1939 Nazi rally at Madison Square Garden

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Photograph from the event

On February 20, 1939, a Nazi rally was organized by the German American Bund at Madison Square Garden. More than 20,000 people attended, and Fritz Julius Kuhn was a featured speaker. The Bund billed the event, which took place on George Washington's Birthday, as a pro-"Americanism" rally; the stage at the event featured a huge Washington portrait with swastikas on either side.[1]

Background[edit]

Rally poster

The German American Bund was a pro-Hitler organization in the United States before World War II. The group promoted Nazi propaganda in the United States, combining Nazi imagery with American patriotic imagery.[2]

The largely decentralized Bund was active in a number of regions, but attracted support only from a minority of German Americans.[2][3] The Bund was the most influential of a number of pro-Nazi German groups in the United States in the 1930s; others included the Teutonia Society and Friends of New Germany (also known as the Hitler Club). Alongside allied groups, such as the Christian Front, these organizations were virulently antisemitic.[3]

The pro-Nazi organizations in the U.S. were actively countered by anti-Nazi organizations led by American Jews, liberals, and others who opposed Hitlerism and supported a boycott of German goods. The Joint Boycott Committee held a rally at Madison Square Garden in 1937.[3]

Rally[edit]

The rally took place at a time when the German American Bund's membership was dropping; Kuhn hoped that a provocative high-profile event would reverse the group's declining fortunes.[2] The pro-Nazi Bund was unpopular in New York City, and some called for the event to be banned. Mayor Fiorello La Guardia allowed the event to go forward, correctly predicting that the Bund's highly publicized spectacle would further discredit them in the public eye.[2]

The event was highly choreographed in the fascist style, with uniformed Bund members carrying American and Nazi flags, the display of the Nazi salute, and the playing of martial music and German folk songs.[2]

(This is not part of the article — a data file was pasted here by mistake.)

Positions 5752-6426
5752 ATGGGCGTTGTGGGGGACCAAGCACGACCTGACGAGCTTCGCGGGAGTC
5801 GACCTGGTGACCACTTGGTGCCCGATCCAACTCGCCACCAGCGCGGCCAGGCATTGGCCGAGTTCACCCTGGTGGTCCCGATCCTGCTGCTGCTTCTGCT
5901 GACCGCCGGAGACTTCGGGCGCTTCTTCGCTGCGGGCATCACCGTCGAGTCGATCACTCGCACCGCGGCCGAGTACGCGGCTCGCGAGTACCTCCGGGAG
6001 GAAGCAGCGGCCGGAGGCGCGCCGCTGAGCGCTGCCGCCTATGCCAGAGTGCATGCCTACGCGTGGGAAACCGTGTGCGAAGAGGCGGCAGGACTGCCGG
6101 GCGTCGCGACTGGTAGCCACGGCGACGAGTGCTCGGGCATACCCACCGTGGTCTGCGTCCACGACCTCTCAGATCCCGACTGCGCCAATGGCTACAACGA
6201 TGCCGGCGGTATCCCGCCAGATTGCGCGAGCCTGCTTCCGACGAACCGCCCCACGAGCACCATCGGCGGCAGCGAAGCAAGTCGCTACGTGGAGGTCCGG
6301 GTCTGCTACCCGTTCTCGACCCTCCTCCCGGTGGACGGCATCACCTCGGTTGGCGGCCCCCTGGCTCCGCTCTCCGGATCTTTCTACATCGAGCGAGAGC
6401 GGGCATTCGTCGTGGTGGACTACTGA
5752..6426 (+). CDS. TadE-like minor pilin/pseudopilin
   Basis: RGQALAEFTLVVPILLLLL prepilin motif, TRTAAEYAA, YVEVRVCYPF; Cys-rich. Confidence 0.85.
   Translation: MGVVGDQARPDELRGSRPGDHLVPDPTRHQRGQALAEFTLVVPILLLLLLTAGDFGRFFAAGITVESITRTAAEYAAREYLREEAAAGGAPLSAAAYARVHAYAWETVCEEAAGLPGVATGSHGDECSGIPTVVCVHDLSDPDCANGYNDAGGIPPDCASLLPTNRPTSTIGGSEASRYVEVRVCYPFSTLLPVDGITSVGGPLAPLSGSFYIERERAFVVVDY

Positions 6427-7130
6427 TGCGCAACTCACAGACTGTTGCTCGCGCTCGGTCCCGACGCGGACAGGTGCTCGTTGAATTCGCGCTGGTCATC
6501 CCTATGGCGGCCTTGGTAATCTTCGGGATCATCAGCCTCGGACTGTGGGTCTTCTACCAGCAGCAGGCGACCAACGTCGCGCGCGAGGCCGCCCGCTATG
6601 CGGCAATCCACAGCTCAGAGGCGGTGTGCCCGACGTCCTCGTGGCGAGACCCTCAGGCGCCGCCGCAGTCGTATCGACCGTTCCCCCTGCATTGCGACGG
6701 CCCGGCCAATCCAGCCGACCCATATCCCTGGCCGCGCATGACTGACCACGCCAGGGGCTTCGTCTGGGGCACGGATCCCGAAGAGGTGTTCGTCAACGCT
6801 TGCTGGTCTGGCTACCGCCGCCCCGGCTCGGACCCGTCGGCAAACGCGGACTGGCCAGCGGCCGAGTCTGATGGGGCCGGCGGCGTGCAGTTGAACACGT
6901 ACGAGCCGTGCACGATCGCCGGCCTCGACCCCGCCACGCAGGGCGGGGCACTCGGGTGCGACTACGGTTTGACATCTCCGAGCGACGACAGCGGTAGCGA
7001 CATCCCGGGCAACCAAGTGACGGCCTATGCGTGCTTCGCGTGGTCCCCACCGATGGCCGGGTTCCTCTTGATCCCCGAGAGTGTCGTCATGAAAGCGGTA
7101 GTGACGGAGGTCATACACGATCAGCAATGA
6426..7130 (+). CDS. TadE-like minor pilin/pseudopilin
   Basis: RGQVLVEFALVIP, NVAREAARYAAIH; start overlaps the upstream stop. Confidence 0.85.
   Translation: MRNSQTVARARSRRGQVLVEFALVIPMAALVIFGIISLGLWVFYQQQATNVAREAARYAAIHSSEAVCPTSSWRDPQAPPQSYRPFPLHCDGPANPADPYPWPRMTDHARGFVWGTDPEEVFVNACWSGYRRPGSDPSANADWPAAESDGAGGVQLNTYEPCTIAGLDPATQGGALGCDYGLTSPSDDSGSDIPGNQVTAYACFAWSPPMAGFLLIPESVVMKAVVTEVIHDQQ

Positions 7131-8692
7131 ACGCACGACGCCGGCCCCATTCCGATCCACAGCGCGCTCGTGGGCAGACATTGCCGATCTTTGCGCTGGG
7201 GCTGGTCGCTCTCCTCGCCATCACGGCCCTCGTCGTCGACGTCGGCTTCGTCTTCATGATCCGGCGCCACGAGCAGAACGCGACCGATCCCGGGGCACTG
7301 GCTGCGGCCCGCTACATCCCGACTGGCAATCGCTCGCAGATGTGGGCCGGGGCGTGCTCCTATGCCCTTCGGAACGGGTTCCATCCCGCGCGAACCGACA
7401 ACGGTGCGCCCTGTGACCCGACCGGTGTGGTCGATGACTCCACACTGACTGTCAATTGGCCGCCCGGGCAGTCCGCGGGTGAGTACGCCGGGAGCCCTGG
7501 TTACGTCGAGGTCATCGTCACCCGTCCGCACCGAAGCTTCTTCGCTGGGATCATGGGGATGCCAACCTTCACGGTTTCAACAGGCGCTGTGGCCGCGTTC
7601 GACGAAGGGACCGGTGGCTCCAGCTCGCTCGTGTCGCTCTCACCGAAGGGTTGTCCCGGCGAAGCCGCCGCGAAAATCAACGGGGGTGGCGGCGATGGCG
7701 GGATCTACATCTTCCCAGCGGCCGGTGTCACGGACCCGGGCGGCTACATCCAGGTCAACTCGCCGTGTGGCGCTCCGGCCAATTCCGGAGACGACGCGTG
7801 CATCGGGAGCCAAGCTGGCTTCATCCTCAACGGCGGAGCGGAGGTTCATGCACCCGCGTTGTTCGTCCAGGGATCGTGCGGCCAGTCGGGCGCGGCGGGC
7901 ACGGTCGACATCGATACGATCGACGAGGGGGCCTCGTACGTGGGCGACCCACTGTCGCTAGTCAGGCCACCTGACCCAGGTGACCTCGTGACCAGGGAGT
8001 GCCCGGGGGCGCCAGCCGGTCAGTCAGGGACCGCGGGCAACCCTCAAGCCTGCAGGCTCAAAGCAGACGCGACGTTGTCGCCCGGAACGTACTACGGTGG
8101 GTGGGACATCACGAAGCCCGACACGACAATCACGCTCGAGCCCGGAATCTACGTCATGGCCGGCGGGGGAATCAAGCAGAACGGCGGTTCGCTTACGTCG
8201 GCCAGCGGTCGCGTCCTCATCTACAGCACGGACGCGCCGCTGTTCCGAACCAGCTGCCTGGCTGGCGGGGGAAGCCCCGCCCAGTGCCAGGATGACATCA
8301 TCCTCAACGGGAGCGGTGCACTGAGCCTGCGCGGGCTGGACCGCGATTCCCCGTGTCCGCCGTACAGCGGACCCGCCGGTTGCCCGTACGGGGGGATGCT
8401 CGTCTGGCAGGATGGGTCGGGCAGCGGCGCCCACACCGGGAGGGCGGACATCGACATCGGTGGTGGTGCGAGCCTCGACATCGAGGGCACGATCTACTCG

Aftermath[edit]

Shortly after the rally, the Bund rapidly declined. Two months after the rally, the film Confessions of a Nazi Spy was released by Warner Brothers, ridiculing the Nazis and their American sympathizers. The Bund also came under investigation. After its financial records were seized in a raid on the group's Yorkville, Manhattan headquarters, authorities discovered that $14,000 (about $250,000 in 2018 dollars) raised by the Bund in the rally was unaccounted for, having been spent by Kuhn on his mistress and various personal expenses. Kuhn was convicted of embezzlement in December 1939 and sent to Sing Sing prison.[2] Kuhn's successor as Bund leader was Gerhard Wilhelm Kunze, a spy for German military intelligence who fled the United States in November 1941. The final Bund national leader was George Froboese, who was in charge of the organization when Germany declared war on the United States. Froboese committed suicide in 1942, after receiving a federal grand jury subpoena.[2]

The short 2017 documentary film A Night at the Garden is about the rally.[4]

See also[edit]

References[edit]

  1. ^ Bort, Ryan (February 19, 2019). "When Nazis Took Over Madison Square Garden". Rolling Stone.
  2. ^ a b c d e f g Bradley W. Hart, Hitler's American Friends: The Third Reich's Supporters in the United States (St. Martin's/Dunne, 2018).
  3. ^ a b c Eli Lederhendler, American Jewry: A New History (Cambridge University Press, 2017), p. 230.
  4. ^ Buder, Emily (October 10, 2017). "Footage of German American Bund Nazi Rally in Madison Square Garden in 1939". The Atlantic.